Signal leads 132 pass between adjacent sheets 136, 137 of insulative material. The central portions of signal leads 132 are straight, and the ends are bent approximately 90° so that the rounded tips 133, 134 are flush on top of bumps 113, 114 respectively. Accordingly, the signal leads are insulated from both power bus bar 44 and ground bus bar 42. In FIG. 11, the signal leads are designated "S", the ground leads "GND", and the power leads "PWR", for convenient reference.
When the module assembly is joined together, the upper ends of each power, ground and signal lead are pressed against and soldered to an adjacent contact 108 on chip 38, as illustrated in FIG. 12. The dimensions are such that each resilient bump 113 is compressed, typically approximately 20%, to provide a biasing force pressing the lead against the contact. Similarly, bumps 114 are compressed to bias the lower ends of the leads against the contacts 46 on ceramic 48, to which the leads are soldered. The ends of the leads are completely flexible, and the bumps are elastic, to accommodate relative movement during differential heat expansion and the like. As a result, extremely reliable soldered connections are made between the numerous contacts on the chip and on the ceramic.
5. Module Operation
Assembled module 10 is cooled by water flowing through heat sink 20. Other cooling fluids could be used as well. The construction of heat sink 20 is such that uniform cooling is provided to all parts of the chip. Chip 38 is soldered directly to the lower plate 36 of heat sink 20 so that the cooling action is efficient, and the heat sink provides an electrical ground to the chip as well.
Electrical connections are made between the chip 38 and multilayer ceramic 48 by means of signal contacts which are isolated from power and ground bus bars 42, 44 between the chip and ceramic. Power and ground leads 118, 126 connect the respective bus bars to the chip. Power leads 118 and ground leads 126 are also connected to the ceramic for convenience of assembly, but the connections between the bus bars and the ceramic need not be functional. Electrical signals are passed to and from the chip by external pins 18, which communicate through multilayer ceramic 48 and the signal leads to chip 38.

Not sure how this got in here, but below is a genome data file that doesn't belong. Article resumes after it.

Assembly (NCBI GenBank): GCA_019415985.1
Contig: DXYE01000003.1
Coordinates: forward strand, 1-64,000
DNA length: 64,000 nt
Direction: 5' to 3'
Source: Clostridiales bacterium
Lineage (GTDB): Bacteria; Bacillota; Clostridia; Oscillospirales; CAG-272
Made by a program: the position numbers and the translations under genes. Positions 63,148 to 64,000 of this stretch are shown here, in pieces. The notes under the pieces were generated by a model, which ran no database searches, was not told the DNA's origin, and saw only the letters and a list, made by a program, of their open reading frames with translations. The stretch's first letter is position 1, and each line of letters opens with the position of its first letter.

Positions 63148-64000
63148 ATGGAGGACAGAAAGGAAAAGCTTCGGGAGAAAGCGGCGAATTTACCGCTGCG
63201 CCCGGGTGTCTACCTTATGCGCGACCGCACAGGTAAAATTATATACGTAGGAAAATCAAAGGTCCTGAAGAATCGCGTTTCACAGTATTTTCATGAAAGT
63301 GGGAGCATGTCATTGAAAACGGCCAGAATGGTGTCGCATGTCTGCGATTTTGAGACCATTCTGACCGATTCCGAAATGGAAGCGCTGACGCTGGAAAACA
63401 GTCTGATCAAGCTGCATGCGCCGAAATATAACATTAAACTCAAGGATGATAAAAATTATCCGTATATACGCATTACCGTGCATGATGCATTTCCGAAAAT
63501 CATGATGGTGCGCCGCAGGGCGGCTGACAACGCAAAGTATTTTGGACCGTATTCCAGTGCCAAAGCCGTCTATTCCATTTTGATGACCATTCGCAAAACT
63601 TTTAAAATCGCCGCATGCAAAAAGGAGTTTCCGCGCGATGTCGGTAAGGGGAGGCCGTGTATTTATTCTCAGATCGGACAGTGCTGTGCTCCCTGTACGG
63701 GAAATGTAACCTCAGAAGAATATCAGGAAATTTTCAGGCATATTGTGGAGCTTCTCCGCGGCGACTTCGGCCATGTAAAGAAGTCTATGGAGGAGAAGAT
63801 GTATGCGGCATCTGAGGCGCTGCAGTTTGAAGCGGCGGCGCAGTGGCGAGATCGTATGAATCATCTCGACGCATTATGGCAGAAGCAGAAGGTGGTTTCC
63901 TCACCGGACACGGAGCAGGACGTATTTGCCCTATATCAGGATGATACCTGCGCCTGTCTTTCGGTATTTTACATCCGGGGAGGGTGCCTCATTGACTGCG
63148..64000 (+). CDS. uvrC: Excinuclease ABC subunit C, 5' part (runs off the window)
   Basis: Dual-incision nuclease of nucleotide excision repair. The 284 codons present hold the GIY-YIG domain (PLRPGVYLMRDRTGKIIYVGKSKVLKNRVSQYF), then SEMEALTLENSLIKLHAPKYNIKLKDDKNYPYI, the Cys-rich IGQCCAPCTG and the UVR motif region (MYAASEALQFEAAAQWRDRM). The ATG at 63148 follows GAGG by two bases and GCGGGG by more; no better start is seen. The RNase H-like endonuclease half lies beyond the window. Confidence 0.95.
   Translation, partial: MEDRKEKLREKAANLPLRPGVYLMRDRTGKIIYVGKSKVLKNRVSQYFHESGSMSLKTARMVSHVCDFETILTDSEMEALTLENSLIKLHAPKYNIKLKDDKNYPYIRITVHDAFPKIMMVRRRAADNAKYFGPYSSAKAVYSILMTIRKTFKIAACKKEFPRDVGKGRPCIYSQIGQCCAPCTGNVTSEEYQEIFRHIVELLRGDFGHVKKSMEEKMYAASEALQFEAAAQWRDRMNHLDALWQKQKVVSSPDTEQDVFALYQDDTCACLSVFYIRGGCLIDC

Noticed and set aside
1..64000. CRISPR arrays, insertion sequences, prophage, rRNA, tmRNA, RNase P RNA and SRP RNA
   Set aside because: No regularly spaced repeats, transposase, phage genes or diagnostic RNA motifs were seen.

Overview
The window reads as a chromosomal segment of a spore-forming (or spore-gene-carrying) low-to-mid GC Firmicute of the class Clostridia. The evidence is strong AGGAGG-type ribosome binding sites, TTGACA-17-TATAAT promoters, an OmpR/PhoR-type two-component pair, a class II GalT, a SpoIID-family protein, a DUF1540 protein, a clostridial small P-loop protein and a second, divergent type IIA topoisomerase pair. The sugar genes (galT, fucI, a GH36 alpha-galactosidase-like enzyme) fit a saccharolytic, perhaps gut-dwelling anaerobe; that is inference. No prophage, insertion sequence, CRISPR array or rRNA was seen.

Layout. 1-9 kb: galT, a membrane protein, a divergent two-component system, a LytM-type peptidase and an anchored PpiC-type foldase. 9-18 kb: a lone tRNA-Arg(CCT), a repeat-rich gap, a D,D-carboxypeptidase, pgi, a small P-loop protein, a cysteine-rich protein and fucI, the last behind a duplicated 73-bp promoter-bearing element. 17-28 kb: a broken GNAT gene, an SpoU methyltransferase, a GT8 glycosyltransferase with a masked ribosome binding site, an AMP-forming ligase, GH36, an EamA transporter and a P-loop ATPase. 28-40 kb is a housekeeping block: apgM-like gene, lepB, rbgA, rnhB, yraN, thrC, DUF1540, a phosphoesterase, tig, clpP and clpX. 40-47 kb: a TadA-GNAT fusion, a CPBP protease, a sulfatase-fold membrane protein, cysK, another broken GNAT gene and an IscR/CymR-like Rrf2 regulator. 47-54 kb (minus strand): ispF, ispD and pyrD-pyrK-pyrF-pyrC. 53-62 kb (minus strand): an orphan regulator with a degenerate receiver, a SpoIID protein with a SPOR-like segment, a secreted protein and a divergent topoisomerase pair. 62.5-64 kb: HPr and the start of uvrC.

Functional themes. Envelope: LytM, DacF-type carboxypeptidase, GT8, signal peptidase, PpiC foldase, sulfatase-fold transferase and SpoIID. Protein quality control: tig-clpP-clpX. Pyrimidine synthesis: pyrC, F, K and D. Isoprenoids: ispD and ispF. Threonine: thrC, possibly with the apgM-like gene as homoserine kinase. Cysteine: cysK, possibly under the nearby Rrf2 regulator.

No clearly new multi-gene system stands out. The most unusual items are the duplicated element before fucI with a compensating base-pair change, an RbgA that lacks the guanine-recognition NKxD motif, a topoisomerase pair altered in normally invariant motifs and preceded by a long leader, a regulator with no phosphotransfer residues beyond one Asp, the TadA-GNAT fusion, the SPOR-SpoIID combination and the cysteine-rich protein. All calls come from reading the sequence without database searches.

While a preferred embodiment of the present invention has been illustrated in detail, it is apparent that modifications and adaptations of that embodiment will occur to those skilled in the art. However, it is to be expressly understood that such modifications and adaptations are within the spirit and scope of the present invention, as set forth in the following claims.
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|EP0823731A3 *||Jul 21, 1997||Nov 3, 1999||Motorola, Inc.||Method of forming a semiconductor metallization system and structure therefor|
|U.S. Classification||438/612, 257/761, 438/122, 438/653, 438/125, 257/714, 438/660, 257/E23.017, 228/123.1, 428/620, 257/766|
|Cooperative Classification||Y10T428/12528, H01L2924/01327, H01L2924/01029, H01L24/29, H01L2924/01322, H01L2224/04026, H01L2924/01079, H01L2924/01006, H01L2924/01024, H01L2924/10253, H01L2924/01047, H01L23/4827, H01L2924/01042, H01L24/75, H01L2224/274, H01L2924/01005, H01L2924/01023, H01L2924/01033, H01L2924/014|